I believe we can put a dent in these statistics with spiritual attention given to these five areas:

  1. Spiritually Mentoring Our Children.
  2. Defining Vocation Calling.
  3. Stewardship Of God's Resources.
  4. Honoring Women And Relationships.
  5. Upholding The Covenant & Commitment Of Marriage.

But please keep in mind spiritual action and voice of any kind is helpful.

It's apathy that's the worst possible option. Just consider this for a moment. Action, positive or negative, is always better when our motive is right. Because we can learn from action even when we do the wrong thing. Negative action is movement and the use of "spiritual muscles." Even if we do it wrong, we learn another way not to do something-it's inaction that discontinues spiritual development.

For example, take Peter and his incident on the Sea of Galilee where he walked on water. Even though this moment does not go well for Peter, he did learn something-how to walk on water. He did something no other man ever did. And in the process, he discovered through action that led to a failure that faith focused on Jesus, which believes, and not doubts, can accomplish incredible things. But inaction is the worst possible option; without it, Peter never walks on water. And the same is true for you.

Apathy Is A Challenge For All Men

Apathy is no respecter but of persons or ages. As men, we all know we will encounter moments we don't care. We will be apathetic to:

  • Responsibilities
  • Work Quality and Quantity
  • Chores, Errands, and Tasks
  • Self-care and Maintenance
  • Marriage, Family, and Relationships
  • Communication
  • Integrity, Character, and Ethics
  • Discipline
  • Spiritual Growth

And what is interesting about these apathetic moments is often we know what to do. Inundated with information, we simply do nothing and say nothing. Such was the case in Genesis 3. But let's discover how to fight. How to resist the impulse of inaction with properly motivated action. The Biblical narrative is 1 Samuel 17. This story gives us both an understanding of apathy and at the same time, some killer principles on how to fight apathy in the man's life.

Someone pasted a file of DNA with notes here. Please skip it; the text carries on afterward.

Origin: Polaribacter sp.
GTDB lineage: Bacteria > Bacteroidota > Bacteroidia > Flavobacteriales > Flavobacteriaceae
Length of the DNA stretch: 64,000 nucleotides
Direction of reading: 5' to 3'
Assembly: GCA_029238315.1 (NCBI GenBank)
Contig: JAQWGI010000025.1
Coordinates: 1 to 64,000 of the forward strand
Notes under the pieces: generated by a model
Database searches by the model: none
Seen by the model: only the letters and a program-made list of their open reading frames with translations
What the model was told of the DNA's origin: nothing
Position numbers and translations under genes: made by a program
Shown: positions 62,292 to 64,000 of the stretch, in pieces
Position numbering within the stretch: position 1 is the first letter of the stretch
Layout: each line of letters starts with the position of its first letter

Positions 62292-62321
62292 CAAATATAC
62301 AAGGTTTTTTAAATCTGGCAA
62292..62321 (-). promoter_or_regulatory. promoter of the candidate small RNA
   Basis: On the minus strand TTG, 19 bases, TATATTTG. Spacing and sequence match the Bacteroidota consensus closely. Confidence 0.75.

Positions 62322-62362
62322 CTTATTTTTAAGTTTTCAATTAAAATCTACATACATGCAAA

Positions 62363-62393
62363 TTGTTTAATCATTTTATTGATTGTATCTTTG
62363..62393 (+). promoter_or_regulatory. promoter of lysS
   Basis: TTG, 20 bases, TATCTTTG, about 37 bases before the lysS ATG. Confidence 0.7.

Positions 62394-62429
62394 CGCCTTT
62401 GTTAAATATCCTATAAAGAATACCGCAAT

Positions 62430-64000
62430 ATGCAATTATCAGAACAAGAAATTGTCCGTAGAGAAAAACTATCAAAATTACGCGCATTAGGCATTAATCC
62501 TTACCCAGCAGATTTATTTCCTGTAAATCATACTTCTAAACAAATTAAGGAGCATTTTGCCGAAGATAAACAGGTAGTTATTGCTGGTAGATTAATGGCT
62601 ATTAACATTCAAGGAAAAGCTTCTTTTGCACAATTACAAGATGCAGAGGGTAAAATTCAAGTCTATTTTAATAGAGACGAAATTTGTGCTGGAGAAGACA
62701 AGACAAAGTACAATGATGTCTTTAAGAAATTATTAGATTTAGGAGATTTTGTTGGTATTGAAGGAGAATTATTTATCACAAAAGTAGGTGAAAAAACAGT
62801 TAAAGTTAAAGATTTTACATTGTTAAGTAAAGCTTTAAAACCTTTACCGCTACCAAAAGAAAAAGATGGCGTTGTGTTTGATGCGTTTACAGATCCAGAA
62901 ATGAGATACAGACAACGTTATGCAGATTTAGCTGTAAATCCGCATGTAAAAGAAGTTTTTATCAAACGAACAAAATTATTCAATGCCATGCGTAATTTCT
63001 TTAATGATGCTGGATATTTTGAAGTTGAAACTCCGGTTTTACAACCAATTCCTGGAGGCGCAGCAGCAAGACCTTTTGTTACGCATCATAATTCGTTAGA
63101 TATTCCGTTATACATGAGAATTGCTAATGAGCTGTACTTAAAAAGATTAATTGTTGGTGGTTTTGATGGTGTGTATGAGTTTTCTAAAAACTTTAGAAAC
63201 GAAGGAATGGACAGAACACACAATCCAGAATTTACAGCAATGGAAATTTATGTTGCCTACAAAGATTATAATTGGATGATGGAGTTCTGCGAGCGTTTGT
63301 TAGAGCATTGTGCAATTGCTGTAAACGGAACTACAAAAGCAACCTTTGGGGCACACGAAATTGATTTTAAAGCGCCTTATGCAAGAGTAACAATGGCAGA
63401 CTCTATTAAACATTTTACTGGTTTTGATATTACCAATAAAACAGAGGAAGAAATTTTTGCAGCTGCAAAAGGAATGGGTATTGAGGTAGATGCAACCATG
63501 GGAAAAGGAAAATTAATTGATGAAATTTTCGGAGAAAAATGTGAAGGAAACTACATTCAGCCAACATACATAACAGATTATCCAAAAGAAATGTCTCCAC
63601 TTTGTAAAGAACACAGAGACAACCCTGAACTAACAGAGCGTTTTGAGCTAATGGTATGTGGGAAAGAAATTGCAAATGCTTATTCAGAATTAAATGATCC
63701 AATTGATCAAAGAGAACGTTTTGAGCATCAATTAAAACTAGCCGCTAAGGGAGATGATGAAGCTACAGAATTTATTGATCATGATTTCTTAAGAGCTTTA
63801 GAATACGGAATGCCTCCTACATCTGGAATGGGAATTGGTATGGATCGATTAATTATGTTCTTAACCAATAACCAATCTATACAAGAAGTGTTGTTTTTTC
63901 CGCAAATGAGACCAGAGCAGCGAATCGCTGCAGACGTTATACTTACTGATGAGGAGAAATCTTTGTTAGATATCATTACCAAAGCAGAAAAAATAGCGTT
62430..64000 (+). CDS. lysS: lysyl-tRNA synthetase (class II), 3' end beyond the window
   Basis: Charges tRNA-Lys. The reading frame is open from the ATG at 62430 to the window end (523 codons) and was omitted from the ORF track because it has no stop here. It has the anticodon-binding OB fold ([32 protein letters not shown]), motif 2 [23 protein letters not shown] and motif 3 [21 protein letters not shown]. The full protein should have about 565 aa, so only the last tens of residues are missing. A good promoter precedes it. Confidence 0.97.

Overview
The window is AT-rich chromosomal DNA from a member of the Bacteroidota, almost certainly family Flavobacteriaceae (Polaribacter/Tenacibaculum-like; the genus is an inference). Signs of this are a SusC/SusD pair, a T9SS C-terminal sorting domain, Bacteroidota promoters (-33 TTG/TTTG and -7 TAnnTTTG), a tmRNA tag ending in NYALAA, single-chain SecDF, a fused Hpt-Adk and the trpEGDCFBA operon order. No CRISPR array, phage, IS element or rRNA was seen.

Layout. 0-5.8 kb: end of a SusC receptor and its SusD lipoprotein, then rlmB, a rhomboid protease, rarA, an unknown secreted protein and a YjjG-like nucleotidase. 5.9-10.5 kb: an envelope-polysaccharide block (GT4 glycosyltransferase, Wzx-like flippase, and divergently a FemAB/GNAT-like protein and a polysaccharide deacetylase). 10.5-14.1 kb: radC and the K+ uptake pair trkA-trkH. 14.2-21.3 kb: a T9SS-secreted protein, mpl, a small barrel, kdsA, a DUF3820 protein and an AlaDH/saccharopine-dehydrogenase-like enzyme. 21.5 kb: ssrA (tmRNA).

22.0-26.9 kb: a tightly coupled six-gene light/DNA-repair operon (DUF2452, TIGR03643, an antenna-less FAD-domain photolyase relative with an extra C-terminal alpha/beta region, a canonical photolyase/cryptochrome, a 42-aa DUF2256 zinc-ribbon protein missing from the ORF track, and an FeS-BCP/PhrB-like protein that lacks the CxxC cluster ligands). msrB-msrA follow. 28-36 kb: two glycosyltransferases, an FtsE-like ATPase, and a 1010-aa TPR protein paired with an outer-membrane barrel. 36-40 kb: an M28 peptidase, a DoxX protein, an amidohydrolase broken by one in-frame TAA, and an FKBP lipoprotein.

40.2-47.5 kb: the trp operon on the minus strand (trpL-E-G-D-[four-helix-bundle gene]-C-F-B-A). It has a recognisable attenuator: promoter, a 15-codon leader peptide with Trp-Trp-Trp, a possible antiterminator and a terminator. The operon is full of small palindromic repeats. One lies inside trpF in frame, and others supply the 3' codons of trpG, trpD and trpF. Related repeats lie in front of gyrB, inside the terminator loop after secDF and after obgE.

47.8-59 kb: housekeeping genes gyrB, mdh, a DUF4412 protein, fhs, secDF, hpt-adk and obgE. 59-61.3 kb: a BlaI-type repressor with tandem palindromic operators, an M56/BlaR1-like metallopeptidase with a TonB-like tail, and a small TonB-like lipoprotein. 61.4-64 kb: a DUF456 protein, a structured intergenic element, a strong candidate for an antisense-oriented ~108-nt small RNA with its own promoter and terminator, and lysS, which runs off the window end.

26 And David said to the men who stood by him, “What shall be done for the man who kills this Philistine and takes away the reproach from Israel? For who is this uncircumcised Philistine, that he should defy the armies of the living God?” 27 And the people answered him in the same way, “So shall it be done to the man who kills him.”

28 Now Eliab his eldest brother heard when he spoke to the men. And Eliab's anger was kindled against David, and he said, “Why have you come down? And with whom have you left those few sheep in the wilderness? I know your presumption and the evil of your heart, for you have come down to see the battle.”29 And David said, “What have I done now? Was it not but a word?” 30 And he turned away from him toward another, and spoke in the same way, and the people answered him again as before.

31 When the words that David spoke were heard, they repeated them before Saul, and he sent for him. 32 And David said to Saul, “Let no man's heart fail because of him. Your servant will go and fight with this Philistine.” 33 And Saul said to David, “You are not able to go against this Philistine to fight with him, for you are but a youth, and he has been a man of war from his youth.” 34 But David said to Saul, “Your servant used to keep sheep for his father. And when there came a lion, or a bear, and took a lamb from the flock, 35 I went after him and struck him and delivered it out of his mouth. And if he arose against me, I caught him by his beard and struck him and killed him. 36 Your servant has struck down both lions and bears, and this uncircumcised Philistine shall be like one of them, for he has defied the armies of the living God.” 37 And David said, “The Lord who delivered me from the paw of the lion and from the paw of the bear will deliver me from the hand of this Philistine.” And Saul said to David, “Go, and the Lord be with you!”—1 Samuel 17:26-37